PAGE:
A fully marked assignment number one was waiting for me on my return from Christmas visits tonight.
Must have been there since Christmas Eve, which means my tutor was prompt in the extreme in marking it since it only went off about a week ago.
Anyway, nice to see some remarks about rigour being spot on and everything being mathematically correct.
Mathematically correct, but not completely as per how the course wanted it.
For example, now I re-read the TMA, it wants an answer given as a standard parametrization. I got so into this question, which had many prior parts before the parametrization presented itself, and applied so many trig identities to get it into a nice format that, erm, well, as accurate as it was, it wasn’t in standard form. A mark gone.
Another mark went because I omitted to send in a page of my assignment. Not the best move that.
And another mark went because I failed to mention I was using a particular Theorem – I just invoked it like a wave of a magic wand.
Anyway, near enough full marks, so off to a good start.
I’ve done half of TMA2 over Christmas – while the rest of the family was sat there in fits of laughter at the Royle Family, I was booting various bits of the second block around. So, a little ahead at the mo, with the intention to get the second assignment finished by the end of the first week in January, to give me some breathing space to read up on all the physics I ought to know in preparation for SM358 – Quantum Mechanics.
Merry Christmas all.
I own two:
One by Priestley entitled “Introduction to Complex Analysis” and one by Needham entitled “Visual Complex Analysis”.
Priestley came highly recommended but seems a dense read to me.
Needham is less well-known in the main, I think, but it’s the one I’m living in.
A few reviews say it requires pre-existing knowledge of the subject in order to make proper use of it. A few say it broaches the undergrad/post-grad boundary (will refrain from topological jokes here).
All I know is:
a) it’s beautifully written – by someone with a good grasp of “English, proper”,
b) it’s full of good quality drawings which illuminate the subject,
c) it helped me to make sense of such things as visualising integrals (as far as is possible) on the complex plane,
d) I’m reading it in tandem with the OU course – OU course for absolute rigour and proofs, Needham for an even more “layman’s terms” explanation of the latest new concept (outdoing even the OU books in this regard, in my opinion), followed by geometrical visualisation courtesy of the well-explained drawings.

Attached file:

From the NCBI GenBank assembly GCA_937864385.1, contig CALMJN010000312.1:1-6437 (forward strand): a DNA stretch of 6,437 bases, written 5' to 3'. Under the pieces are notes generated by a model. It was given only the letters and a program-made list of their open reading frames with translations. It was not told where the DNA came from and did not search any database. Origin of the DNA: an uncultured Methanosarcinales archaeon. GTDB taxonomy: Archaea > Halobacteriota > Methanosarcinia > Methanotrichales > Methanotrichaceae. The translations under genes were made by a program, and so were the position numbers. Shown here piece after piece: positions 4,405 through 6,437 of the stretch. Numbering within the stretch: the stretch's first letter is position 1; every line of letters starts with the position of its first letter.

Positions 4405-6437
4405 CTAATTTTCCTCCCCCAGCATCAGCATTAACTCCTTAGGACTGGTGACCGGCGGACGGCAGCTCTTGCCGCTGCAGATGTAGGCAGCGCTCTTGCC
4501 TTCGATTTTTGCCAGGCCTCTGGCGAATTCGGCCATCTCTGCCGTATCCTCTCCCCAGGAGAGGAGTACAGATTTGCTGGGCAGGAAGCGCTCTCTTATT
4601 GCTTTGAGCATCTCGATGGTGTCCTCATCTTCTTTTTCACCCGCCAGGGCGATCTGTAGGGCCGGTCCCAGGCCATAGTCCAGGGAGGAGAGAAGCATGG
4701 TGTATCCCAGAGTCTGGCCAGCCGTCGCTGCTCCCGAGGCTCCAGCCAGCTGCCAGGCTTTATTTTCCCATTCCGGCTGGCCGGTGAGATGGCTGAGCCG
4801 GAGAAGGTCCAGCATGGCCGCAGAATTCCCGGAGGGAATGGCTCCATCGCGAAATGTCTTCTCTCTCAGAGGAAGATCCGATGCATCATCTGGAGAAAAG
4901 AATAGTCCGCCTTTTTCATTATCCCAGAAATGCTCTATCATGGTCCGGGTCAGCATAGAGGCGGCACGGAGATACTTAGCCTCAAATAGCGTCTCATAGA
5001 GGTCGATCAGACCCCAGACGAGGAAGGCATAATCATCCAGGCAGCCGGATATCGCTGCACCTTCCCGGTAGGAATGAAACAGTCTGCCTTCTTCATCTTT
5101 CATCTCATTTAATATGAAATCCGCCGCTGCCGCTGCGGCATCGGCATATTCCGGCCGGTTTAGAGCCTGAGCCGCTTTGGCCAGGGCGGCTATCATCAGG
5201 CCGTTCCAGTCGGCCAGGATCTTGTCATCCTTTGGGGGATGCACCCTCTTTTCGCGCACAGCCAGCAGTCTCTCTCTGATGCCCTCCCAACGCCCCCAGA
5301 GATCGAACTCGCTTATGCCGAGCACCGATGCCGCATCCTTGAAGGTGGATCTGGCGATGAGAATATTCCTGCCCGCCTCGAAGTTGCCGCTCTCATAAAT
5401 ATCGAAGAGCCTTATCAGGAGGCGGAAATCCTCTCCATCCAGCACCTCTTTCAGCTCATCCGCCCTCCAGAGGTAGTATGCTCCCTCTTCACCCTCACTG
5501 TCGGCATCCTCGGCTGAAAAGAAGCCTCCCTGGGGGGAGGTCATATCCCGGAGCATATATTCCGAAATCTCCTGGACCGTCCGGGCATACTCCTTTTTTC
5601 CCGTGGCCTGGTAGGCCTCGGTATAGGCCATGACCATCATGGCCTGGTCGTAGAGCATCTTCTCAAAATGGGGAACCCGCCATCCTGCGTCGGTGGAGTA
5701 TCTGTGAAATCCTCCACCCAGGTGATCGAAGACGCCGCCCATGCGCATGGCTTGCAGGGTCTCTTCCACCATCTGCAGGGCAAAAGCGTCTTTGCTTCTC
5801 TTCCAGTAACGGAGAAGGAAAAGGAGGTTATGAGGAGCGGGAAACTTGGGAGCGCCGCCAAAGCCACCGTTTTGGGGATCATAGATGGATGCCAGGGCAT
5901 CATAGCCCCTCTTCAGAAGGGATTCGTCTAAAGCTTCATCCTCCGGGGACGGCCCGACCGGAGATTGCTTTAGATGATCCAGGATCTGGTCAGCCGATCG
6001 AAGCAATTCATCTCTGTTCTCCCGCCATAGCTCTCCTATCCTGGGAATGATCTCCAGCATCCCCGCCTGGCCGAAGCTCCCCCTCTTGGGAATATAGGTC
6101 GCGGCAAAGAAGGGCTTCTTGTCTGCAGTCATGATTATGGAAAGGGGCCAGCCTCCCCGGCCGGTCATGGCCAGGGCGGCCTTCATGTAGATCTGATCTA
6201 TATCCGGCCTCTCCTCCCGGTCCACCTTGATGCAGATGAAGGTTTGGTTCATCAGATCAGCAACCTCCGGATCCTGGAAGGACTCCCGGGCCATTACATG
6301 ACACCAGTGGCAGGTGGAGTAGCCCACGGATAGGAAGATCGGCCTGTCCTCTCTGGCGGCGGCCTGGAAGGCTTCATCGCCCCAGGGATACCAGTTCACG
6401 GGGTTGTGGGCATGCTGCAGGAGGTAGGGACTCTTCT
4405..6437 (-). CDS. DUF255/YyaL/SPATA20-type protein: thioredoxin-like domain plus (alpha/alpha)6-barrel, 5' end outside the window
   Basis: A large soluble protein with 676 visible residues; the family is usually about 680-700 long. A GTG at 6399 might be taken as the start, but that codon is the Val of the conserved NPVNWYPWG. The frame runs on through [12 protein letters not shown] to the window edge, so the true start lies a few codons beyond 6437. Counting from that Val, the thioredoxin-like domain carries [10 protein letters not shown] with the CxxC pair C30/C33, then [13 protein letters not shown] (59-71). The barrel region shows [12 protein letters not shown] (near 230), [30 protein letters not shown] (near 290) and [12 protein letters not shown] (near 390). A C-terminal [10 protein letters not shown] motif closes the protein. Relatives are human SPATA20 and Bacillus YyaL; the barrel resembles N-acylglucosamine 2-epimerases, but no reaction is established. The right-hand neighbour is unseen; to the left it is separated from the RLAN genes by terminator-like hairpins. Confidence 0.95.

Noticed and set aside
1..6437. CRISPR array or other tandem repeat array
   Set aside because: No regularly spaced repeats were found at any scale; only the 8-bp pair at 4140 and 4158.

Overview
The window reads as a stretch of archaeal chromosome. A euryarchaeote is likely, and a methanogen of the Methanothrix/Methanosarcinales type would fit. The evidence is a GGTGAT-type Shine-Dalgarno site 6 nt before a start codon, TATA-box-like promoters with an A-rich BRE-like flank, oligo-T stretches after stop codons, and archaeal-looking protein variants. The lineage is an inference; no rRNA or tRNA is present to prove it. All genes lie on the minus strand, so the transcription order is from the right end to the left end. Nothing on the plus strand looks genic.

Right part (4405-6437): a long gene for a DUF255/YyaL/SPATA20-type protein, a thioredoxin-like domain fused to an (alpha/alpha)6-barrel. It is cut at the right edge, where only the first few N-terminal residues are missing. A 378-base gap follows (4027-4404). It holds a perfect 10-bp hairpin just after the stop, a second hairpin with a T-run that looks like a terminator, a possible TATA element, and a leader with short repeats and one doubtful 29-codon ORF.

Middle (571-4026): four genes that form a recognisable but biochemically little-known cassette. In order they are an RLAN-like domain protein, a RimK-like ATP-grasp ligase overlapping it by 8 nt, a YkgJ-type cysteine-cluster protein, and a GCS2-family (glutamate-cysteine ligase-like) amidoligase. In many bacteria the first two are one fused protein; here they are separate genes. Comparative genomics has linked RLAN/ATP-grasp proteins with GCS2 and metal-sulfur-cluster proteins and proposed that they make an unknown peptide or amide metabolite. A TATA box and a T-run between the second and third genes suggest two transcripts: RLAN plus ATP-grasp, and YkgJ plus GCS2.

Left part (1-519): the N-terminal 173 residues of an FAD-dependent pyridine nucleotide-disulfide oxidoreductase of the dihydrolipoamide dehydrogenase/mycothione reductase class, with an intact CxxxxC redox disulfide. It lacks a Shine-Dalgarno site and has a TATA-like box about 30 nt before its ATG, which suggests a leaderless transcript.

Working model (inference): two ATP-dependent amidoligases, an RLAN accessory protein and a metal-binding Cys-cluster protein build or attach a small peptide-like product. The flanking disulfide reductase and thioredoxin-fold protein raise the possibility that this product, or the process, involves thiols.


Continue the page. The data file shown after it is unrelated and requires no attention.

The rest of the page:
Oddly, I’d say someone with a good A level in maths and an appreciation that i, the imaginary unit, exists could make a good go at getting into this book. Such an easy read.
I have two functional analysis texts on the way too – both kick off with defining various metrics but rapidly move on. More on those later – I expect to get very stuck quite quickly.
Lots of complex analysis videos on Bret Benesh’sYoutube channel.
Here’s just one of them.
It would appear from the perspective of enquiring about income support that being a part-time student is treated like being a full-time student = no cash.
Yet, from the perspective of enquiring about council tax credit that being a part-time student is treated like not being a student at all = have to pay full.
They’ve got it covered both ways.
Ah well, bread and spaghetti hoops it is. 🙂
This looks good.
I finally got round to sending off the Block A TMA – TMA1 – after rewriting about half of it into a tighter format which hopefully still contains all of the information.
This was a useful exercise both for sharpening arguments and also as consolidation of Block A.
On top of that, I’ve completed a first pass reading of Block B, having done very few of the problems and exercises, while also trying to see “what’s under the hood” of certain key results – ie can they be shown/proved in a different way? Varying success here, but at least it has got me thinking.
Work-wise, I leave in four days and have decided not to take the new job offered to me. Instead, I have taken some part-time temping work in the same field up to the end of January 2013, at which point I’ll stop work completely for 18 months, reduce spending to little above basic necessities, and aim to get this degree finished bar the release of the results by July 2014.
To that end, SM358 will be M337’s study buddy this academic year, with various mathematical treatises of quantum mechanics already forming my night time reading.
I’ve written out a study plan which, weekly, incorporates 20 hours of M337, 20 hours of SM358 and about eight hours looking at the MSc course based on the Calculus of Variations; the notes of which I already have. Note that it’s just a case of trying to develop my maths further by trying to follow along with the MSc intro course, rather than enrolling upon it for extra credit.
I figure it might develop mathematical maturity.
Absolutely loving M337, and finding I’m reading various topology texts in tandem at the moment, to deepen my understanding of necessary and key points. I can see why the OU’s topology course is rated as difficult by many students, if the alternative texts I have are anything to go by – definition city being one major problem for me.
In the 90s on assignments. In the 50s for the exam.
So, a grade 4 pass, as expected.
Not a lot I could do about it really – circumstances beyond my control in the months leading up the exam.
Still, a pass is a pass.
So, no celebrations, but a crafty beer nonetheless.